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The Greatest Basketball Season Ever

February 13, 2014

Years ago, when I taught in a small Christian school, I had some memorable experiences.  

The intrigue of being a Bible teacher in a small school is that … well, you get to broaden your horizons in an active way.

Look, I’m trying to put a positive spin on this.

Let’s say you get to be real busy.  Reeeeaal busy.

This is not to say that Bible teachers who serve in sizeable educational institutions  across the world aren’t just as engaged.  Even at my current large-enrollment school, Grace Christian Academy, I teach seven periods and stay active from the moment the morning bell rings until the late afternoon.  I usually arrive at school around 6 in the morning in order to get myself prepared physically, mentally and spiritually (coffee helps).  Heaven knows I am not complaining; I love my work, and I know quite a few colleagues who put in amazing hours around the clock. There’s plenty to do in any Christian school.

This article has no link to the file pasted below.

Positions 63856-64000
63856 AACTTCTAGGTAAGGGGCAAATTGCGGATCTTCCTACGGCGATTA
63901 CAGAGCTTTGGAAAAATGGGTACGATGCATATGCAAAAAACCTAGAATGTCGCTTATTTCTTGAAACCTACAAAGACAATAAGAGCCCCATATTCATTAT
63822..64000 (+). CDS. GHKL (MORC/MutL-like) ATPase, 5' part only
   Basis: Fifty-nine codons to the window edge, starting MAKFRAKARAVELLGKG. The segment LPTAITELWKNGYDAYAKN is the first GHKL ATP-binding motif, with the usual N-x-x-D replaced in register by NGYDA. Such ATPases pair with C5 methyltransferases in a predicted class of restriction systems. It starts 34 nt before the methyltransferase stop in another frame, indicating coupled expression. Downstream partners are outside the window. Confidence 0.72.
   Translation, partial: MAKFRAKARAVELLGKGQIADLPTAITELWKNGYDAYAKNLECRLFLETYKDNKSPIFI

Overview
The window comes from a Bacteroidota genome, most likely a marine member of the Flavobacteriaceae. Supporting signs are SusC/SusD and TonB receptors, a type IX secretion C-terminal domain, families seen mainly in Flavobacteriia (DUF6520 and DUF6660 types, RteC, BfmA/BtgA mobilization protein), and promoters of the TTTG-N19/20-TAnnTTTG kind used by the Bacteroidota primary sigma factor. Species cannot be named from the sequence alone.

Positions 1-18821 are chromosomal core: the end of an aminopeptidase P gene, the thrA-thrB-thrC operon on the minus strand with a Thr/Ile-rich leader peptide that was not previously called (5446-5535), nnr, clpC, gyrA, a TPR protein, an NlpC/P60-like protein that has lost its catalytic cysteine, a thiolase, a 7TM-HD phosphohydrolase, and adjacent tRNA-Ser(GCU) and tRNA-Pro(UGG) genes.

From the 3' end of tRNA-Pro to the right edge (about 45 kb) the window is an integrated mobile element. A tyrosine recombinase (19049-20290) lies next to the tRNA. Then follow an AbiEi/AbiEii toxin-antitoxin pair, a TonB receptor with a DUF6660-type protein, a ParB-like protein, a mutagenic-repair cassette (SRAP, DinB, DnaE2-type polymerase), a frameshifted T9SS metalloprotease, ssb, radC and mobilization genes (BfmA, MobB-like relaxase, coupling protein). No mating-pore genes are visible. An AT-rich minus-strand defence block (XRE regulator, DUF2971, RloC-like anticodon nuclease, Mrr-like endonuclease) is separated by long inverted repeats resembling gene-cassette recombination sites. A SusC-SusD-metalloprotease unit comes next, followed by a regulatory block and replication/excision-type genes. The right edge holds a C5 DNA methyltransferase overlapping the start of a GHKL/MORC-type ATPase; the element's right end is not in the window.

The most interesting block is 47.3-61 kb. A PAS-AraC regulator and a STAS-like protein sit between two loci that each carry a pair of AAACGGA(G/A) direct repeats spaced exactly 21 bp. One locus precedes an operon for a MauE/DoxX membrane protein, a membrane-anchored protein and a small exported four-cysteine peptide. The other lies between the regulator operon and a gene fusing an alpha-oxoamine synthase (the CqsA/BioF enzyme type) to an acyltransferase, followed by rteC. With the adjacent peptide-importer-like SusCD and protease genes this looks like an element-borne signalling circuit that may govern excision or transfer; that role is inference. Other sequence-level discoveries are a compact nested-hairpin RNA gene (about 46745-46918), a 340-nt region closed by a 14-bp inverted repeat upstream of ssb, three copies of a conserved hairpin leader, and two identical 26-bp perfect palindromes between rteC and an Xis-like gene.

It’s just that in a diminutive school, as my friends who work in smaller academies will agree, the workload can be so … so diverse.

Fresh out of the university, when I accepted the teaching position a small school in central California, I was originally assigned to high school Bible and a study hall for middle schoolers.  Before long, I was teaching Current Events, teaching Bible, leading and speaking in half of all school chapels, running a drama presentation, editing the yearbook, tutoring a small Koine Greek class, overseeing detention, leading P.E. classes for both high school and middle school, and coaching numerous sports.

Oh, yes, coaching.  Let me tell you about my coaching experience.

In Girls’ Basketball.

Our principal sidled over to me at the beginning of my second year of teaching at Hollister.  “Brad, I need your help,” he said.  “My workload has been increasing over the summer, and I have to drop out of coaching the high school girls’ basketball team.  You’re going to need to be the next coach.”

I raised my eyebrows.  This was not going to be a good fit, for a number of reasons: